Lois Lane and the Hard-Hitting Question(s)

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BY July 4, 2019

Superman might be the most powerful hero in the DC Universe, but that doesn’t mean he’s capable of everything. Sometimes you need someone close to the ground, not wearing a costume, to uncover the evils in the world. And that just happens to be Superman’s wife, Lois Lane. She has a secret—one that might be a major threat to the Man of Steel. But she’s keeping this one away from everyone, including her husband. Now with her own solo maxi-series, we’ll get to see the Pulitzer-winning investigative reporter in her element. And it’s going to hit the DC Universe—and Fandom—hard.

Lois Lane #1

Writer: Greg Rucka
Artist: Mike Perkins

Lois Lane #1
(DC Comics)

Lois Lane #1 doesn’t tell us what the secret is. Why would it? The mystery is the entire point of the series. Full disclosure: I haven’t read Superman comics in a while, so maybe we do know and I missed it. The good thing is, it doesn’t matter. A good mystery writer hides things from their readers just as much as they do to their characters. And Greg Rucka? He’s one of the best mystery comic writers in the business.

Lois Lane’s superpower

Rucka doesn’t pull back at all. Lois Lane is the kind of reporter politicians and people in power have nightmares about. If she’s coming at you with a question, consider your career over. If she wants to find something out, she will find out, even if it puts her life in danger. There’s a common misconception about Lois and Clark. People believe he is constantly having to save her. That’s not exactly true. It’s more like Superman is her own super-powered bodyguard. Superman’s adventures might save Earth, but Lois’s reporting changes Earth. She’s the more powerful character. Superman’s just the big muscle keeping her safe while she does the important things.

Politically charged and Perfect

Lois Lane Variant
Variant Cover (DC Comics)

Just as Lois Lane dives into issues, so does Rucka. He flat out has Lois Lane questioning the DC Universe’s fictional Press Secretary about the Border Camps and separating children from their parents. Yeah—he goes there. Hard. All those fans who “don’t want politics in their comics” are going to hate this one something fierce. And it’s awesome that Rucka does this. Lois is a hard-hitting journalist. This needs to be a hard-hitting series.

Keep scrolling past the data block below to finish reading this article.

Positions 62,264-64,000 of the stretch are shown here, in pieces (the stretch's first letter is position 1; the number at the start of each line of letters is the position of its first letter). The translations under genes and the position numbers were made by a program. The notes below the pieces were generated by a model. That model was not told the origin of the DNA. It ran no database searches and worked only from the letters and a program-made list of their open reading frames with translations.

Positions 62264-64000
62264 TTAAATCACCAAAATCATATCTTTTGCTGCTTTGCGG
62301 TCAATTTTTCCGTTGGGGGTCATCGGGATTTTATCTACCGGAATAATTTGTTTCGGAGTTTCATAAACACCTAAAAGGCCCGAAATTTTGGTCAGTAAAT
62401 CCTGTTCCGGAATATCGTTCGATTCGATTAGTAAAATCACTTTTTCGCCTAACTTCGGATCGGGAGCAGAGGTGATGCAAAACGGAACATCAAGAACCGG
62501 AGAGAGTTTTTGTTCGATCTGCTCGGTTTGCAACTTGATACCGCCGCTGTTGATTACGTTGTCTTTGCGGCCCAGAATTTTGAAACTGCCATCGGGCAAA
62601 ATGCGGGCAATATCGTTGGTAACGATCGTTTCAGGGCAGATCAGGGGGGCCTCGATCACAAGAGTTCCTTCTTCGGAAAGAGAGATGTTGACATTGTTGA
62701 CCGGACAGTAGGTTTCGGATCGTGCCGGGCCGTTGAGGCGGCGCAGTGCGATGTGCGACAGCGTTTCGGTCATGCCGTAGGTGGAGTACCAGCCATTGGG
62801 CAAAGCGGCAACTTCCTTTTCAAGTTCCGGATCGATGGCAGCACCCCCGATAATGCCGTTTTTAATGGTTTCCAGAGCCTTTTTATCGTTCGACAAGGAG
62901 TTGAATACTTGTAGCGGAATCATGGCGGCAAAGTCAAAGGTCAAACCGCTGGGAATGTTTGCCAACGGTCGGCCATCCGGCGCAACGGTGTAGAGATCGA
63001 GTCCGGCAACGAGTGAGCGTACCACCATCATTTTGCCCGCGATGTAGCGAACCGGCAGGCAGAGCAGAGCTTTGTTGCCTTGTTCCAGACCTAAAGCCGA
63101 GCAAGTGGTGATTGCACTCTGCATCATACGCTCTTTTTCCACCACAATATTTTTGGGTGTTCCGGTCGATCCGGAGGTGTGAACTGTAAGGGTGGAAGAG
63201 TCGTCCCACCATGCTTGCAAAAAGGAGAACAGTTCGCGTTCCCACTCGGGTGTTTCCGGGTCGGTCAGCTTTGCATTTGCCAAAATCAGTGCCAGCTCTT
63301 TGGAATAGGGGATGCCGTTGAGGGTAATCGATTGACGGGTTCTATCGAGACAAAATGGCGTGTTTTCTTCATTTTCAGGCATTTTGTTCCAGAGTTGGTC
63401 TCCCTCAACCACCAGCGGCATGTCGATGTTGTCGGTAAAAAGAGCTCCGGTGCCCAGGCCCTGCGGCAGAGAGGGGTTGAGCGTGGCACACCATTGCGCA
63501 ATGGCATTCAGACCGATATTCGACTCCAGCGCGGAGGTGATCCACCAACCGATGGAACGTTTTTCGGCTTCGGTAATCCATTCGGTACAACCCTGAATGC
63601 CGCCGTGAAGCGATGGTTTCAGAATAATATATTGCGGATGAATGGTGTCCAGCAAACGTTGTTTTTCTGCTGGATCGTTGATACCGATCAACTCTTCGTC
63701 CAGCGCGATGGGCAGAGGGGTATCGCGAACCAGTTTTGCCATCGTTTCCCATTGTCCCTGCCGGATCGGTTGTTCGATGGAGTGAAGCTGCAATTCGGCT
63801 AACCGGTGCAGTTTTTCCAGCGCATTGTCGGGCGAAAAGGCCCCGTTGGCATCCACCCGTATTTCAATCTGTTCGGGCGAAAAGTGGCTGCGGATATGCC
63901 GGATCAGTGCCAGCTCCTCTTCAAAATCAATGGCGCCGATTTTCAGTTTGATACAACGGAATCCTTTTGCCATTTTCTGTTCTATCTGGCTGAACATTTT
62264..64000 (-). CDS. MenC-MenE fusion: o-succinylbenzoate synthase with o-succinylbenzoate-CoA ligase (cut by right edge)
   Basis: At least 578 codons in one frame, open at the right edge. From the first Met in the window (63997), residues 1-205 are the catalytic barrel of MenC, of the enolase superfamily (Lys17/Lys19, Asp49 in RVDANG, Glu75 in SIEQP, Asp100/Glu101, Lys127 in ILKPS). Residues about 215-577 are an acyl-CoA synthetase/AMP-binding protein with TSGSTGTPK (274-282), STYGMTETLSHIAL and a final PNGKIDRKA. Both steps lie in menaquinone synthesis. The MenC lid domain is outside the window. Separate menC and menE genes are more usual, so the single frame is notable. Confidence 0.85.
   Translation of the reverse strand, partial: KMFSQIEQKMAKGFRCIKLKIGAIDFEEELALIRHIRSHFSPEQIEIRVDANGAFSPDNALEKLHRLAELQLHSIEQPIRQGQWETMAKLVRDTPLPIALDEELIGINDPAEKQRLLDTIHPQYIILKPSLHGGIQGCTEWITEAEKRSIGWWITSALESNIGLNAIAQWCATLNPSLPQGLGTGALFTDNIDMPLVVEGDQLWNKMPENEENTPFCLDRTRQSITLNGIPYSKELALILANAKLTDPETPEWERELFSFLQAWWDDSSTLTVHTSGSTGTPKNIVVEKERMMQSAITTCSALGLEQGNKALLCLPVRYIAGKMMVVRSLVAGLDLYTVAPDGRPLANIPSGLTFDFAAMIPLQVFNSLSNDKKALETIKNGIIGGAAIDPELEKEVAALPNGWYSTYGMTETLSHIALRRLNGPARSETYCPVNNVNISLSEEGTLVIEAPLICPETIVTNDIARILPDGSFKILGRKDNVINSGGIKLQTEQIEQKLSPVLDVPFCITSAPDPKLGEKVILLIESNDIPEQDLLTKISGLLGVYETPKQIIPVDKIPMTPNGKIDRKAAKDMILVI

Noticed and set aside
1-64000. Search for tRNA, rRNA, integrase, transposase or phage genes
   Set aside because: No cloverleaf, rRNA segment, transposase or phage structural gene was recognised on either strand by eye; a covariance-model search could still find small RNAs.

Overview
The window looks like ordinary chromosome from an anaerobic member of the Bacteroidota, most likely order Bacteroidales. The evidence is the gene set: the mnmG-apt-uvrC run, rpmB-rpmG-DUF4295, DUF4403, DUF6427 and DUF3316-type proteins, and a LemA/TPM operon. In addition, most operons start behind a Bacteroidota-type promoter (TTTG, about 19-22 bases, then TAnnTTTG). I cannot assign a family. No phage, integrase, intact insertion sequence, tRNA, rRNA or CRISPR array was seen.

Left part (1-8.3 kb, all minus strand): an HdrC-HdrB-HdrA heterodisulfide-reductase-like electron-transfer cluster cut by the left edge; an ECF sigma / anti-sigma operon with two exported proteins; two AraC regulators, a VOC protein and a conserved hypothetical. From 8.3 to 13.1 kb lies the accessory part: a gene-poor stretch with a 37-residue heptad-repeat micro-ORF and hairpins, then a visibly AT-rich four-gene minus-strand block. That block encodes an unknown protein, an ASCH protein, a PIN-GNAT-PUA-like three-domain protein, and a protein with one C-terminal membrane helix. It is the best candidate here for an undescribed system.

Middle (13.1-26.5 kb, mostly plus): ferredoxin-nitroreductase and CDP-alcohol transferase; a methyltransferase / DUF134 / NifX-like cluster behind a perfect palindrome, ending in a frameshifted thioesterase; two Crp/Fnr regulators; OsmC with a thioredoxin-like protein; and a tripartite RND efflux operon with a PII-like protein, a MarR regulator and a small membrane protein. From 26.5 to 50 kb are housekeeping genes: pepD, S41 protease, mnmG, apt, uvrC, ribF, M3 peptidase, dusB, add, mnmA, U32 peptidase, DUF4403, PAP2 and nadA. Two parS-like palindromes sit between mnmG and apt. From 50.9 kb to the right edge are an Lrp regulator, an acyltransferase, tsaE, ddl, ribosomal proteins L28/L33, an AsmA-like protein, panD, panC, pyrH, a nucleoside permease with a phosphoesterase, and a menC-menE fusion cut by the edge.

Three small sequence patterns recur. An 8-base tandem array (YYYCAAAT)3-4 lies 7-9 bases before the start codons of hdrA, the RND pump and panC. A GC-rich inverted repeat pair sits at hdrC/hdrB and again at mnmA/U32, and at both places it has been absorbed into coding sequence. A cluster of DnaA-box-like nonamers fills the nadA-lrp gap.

And even more to the point? The story is called “Enemy of the People”––President Trump’s favorite thing to call any journalist who says something he doesn’t like.

Always Question Your Allies

But the reporter isn’t the only investigative hero in Lois Lane. She also works with the enigmatic detective, the Question. When a Russian journalist critical of the Kremlin winds up dead, Lois tasks the Question to find her secrets. Despite the fact that the two journalists didn’t like each other, it seems that the person they trusted the most was the other one.

So we have a mystery about a dead journalist, corruption at the detainment centers (which is probably going to be pretty accurate to real life), and the big Superman mystery. Not bad for a debut issue.

The Art of Investigation

Lois Lane Variant
Variant Cover (DC Comics)

And then there’s Mike Perkins’ art. Some comic readers find the sketchy, rough art annoying; they prefer the polished art of bigger books. But the style is needed for Loise Lane. This series is a noir series, and nothing polished about noir. It’s a dark and often brutal genre. It also reflects Lois’s style

The Pen is Mightier than the Bulldozer

In fact, there’s a bit of a meta-dialog early in the issue that describes Lois Lane, both the series and the character. Lois wants the story out, even if it’s rough. The editor-in-chief of the Daily Planet, Perry White, comments on how her articles have a lot of errors, so much so that he takes away her “publish now” button for the newspaper’s website. Perry says that when Lois has a story, she  “bludgeons it into submission.” It describes the book well. Rucka and Perkins aren’t here to make her look a cute, likable reporter like Amy Adams in Man of Steel (even if Adams was kind of great as Lois Lane). This Lois is a blunt object seeking to destroy any injustice that gets in her way. The art and writing do the same thing.

Grade: A+

And to think, we get a great comic on the first Wednesday of the month–and there’s still a lot more to come.


Roman Colombo finished his MFA in 2010 and now teaches writing and graphic novel literature at various Philadelphia colleges. His first novel, Trading Saints for Sinners, was published in 2014. He's currently working on his next novel and hoping to find an agent soon.

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